My oldest daughter has our family embarking into the world of competitive soccer this year. Before we signed up, we sat down with her and talked about the time and money commitment it takes for her to play. We made sure she understood that this was a year-long commitment, so she needed to be sure she wanted to make it a priority in her life. She decided to play, and she loves every minute of it. She never wants to be late to practice, she likes to practice her skills and she loves playing in the games (even when it's 104 degrees outside). She knows that to play, she has to work hard in school and have all her homework done before practice. She's made it a priority to play soccer.
Priorities in your family are based on your values. If you value something, you will put a priority on it. My oldest values soccer because it lets her be active, make friends and play on a team. She prioritizes it by making sure her homework is done, practicing her skills and being on time to practice.
Too often, our family's schedules are dictated by what is urgent and not necessarily what is important. Today, I want you to take a hard look at your schedules and decide what is on your schedule that you truly value and what is on your schedule that doesn't emphasize your values. Start by looking at the story of Mary and Martha in Luke 10:38-42:
As Jesus and his disciples were on their way, he came to a village where a woman named Martha opened her home to him. She had a sister called Mary, who sat at the Lord's feet listening to what he said. But Martha was distracted by all the preparations that had to be made. She came to him and asked, "Lord, don't you care that my sister has left me to do the work by myself? Tell her to help me!"
"Martha, Martha," the Lord answered, "you are worried and upset about many things, but only one thing is needed. Mary has chosen what is better, and it will not be taken away from her."
Martha had let the urgent take the place of the important, and Jesus called her on it. He pointed out that Mary had put a priority on the more important thing -- spending time with Him. When we let all the urgent things in our lives push out the things that we say we value -- time with God, time with family, creating strong relationships with friends -- then we're really saying that we don't value those things at all.
I'm not here to tell you to not let your kids play sports or do dance or take piano or take swim lessons. I am saying, make sure whatever your family is involved in reflects what you value. For example, as you know, my youngest daughter plays ice hockey. That may not seem like it reflects a value in our family, but it does. Hockey has taught my daughter that sometimes you have to work really hard to get what you want. Hockey is a tough sport to learn. Not only do you have to be quick, smart and agile, you have to do it all on ice skates. In learning to play, she has learned valuable lessons about character qualities on which we, as a family, place value.
Make it a family process to decide on what things your family places the most value. Your kids need to learn that everything in life has a place, and sometimes we have to pass on good things so we can focus on better things. Don't make all their decisions for them. Even young children have an opinion about what is important to them.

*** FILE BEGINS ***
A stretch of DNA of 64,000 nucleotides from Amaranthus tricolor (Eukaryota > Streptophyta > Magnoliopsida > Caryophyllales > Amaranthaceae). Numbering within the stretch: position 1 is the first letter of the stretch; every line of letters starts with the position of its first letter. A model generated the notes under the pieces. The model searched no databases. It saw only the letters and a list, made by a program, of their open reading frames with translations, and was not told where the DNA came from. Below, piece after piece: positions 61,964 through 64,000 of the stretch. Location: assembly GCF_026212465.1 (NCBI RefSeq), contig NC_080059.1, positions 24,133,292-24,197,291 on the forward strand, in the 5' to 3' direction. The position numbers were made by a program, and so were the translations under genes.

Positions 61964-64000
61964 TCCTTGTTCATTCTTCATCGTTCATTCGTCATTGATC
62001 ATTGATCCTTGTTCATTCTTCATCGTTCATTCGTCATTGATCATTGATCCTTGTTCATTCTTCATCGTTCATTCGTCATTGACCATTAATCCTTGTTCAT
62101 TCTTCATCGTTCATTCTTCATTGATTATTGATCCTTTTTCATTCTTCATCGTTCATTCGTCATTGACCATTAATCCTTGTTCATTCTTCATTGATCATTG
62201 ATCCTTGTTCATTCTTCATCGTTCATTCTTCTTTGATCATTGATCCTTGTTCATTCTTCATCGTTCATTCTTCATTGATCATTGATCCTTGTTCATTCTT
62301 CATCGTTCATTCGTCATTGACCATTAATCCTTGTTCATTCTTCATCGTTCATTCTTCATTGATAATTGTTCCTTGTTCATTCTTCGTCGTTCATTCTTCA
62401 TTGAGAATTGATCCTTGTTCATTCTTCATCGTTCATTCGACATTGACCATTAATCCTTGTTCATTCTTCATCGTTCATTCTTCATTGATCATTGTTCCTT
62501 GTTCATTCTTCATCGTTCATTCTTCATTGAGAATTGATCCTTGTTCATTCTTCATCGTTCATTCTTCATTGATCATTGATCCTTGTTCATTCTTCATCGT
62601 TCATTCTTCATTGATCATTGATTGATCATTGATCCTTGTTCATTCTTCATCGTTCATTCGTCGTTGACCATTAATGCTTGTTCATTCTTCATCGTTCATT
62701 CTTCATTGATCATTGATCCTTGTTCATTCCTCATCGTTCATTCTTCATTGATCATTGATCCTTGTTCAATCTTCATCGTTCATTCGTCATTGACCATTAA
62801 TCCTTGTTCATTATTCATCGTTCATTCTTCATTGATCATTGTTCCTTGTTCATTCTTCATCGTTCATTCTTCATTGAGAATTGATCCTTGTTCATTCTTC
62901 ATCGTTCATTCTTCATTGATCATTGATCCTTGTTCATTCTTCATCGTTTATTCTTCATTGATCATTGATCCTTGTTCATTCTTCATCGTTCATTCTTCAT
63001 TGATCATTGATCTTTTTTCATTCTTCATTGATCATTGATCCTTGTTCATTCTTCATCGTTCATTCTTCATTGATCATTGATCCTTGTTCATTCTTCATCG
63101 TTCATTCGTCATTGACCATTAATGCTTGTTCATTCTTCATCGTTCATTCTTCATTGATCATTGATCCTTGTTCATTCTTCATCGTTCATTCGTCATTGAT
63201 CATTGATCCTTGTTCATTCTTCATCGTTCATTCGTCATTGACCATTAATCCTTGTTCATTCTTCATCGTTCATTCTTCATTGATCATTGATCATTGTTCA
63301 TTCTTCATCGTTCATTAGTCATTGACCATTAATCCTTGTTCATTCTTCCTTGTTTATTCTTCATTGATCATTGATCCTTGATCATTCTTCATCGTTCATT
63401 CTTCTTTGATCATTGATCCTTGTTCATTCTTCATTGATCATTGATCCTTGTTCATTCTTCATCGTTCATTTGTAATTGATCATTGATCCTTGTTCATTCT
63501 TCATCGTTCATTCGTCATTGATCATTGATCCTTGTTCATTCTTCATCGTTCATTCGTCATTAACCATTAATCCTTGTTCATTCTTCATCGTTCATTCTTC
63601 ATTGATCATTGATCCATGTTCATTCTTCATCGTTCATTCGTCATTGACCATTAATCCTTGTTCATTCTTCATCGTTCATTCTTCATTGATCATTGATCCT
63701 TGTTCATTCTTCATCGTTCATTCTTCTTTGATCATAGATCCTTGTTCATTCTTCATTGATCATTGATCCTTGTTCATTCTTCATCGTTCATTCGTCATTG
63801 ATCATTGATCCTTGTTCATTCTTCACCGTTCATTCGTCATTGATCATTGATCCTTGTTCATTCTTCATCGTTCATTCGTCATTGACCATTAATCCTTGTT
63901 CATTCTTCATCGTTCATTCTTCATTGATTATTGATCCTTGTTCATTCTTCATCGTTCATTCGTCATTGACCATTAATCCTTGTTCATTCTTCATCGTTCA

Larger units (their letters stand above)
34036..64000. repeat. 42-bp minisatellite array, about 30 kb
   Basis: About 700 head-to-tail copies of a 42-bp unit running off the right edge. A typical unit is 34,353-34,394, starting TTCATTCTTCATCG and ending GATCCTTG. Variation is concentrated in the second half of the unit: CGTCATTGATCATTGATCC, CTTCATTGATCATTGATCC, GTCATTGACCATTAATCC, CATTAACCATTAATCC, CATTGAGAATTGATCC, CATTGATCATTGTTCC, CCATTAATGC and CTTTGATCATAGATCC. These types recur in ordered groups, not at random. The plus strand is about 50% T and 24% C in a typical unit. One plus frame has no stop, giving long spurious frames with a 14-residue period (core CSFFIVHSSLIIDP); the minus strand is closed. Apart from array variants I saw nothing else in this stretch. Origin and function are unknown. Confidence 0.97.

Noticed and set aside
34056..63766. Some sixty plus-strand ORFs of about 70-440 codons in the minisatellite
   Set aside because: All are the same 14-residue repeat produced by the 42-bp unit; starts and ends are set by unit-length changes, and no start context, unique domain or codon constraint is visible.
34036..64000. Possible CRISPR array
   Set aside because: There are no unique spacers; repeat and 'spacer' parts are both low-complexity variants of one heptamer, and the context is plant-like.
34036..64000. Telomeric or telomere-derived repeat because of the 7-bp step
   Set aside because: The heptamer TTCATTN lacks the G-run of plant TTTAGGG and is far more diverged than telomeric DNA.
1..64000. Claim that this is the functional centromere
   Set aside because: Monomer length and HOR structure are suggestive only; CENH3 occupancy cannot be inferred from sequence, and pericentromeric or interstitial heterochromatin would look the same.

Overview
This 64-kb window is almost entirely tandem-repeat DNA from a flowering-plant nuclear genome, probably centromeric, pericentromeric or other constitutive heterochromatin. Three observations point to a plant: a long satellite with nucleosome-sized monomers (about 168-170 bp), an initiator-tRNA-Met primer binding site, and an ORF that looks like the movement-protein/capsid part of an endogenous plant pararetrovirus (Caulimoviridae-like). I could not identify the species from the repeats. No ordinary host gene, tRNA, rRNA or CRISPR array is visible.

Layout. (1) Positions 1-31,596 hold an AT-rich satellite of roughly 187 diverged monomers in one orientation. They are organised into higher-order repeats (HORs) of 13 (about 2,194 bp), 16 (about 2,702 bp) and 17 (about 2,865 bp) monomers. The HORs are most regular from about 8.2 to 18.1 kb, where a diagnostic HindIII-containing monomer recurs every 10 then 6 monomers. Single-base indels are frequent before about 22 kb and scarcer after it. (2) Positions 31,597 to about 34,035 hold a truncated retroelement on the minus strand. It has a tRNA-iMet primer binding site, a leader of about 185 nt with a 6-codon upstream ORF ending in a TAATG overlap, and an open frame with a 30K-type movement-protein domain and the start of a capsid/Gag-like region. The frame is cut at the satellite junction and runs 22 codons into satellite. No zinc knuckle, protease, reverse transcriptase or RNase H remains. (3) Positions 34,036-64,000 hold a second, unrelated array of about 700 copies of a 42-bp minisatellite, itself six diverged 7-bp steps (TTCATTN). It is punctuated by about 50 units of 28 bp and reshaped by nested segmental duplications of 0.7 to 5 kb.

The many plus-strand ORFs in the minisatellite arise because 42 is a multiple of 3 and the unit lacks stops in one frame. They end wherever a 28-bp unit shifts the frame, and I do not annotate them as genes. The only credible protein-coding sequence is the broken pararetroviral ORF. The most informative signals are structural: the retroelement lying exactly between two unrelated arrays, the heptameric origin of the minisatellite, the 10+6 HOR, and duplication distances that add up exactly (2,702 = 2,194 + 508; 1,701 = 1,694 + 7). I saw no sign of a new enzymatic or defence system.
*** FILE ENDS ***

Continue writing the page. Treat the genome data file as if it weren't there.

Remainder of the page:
- Have a family meeting where you have listed out all the activities in which members of your family are involved. Lay out a piece of posterboard and work with your family to come up with four or five values on which you are going to judge your activities. Your values will be unique to your family, but they might include things like: Friendships, God, Family or Health.
- Look at your list of activities. Put each activity under the value to which it relates. You may have some that don't fit a category. Set these aside. If an activity fits under more than one category, write it down under each one.
- Prioritize your values. Does God come before friendship? Does family come before health? Direct the conversation but include your kids. Ask for their opinions.
- Look at the activities that don't fit under a value. Talk about why you are doing that activity. Decide together whether that is an activity that needs to be on the schedule.
- Explain to your kids that these are the values on which your family will be basing its decisions about activities. The priority goes to whichever value your family has decided is the most important one.
- Set limits. There are so many good activities out there, that even when you have set your priorities there can be too much on the schedule. Limit your kids (and even the adults) to whatever number of activities fits your family. In our house, our kids can do one sport and one activity per season. Right now my oldest is in Girl Scouts and soccer, and my youngest is just playing hockey.
When you decide on your values and priorities as a family, everyone is moving in the same direction when making decisions. When a birthday party conflicts with a planned family event, you can simply point out that you all decided together that family is a higher priority than friends. Specific situations may require game-day decisions, but your values provide you with a place to start. Not all decisions are easy, and some require sacrifice on the part of each family member, but in the end, you know you're all moving toward the same target.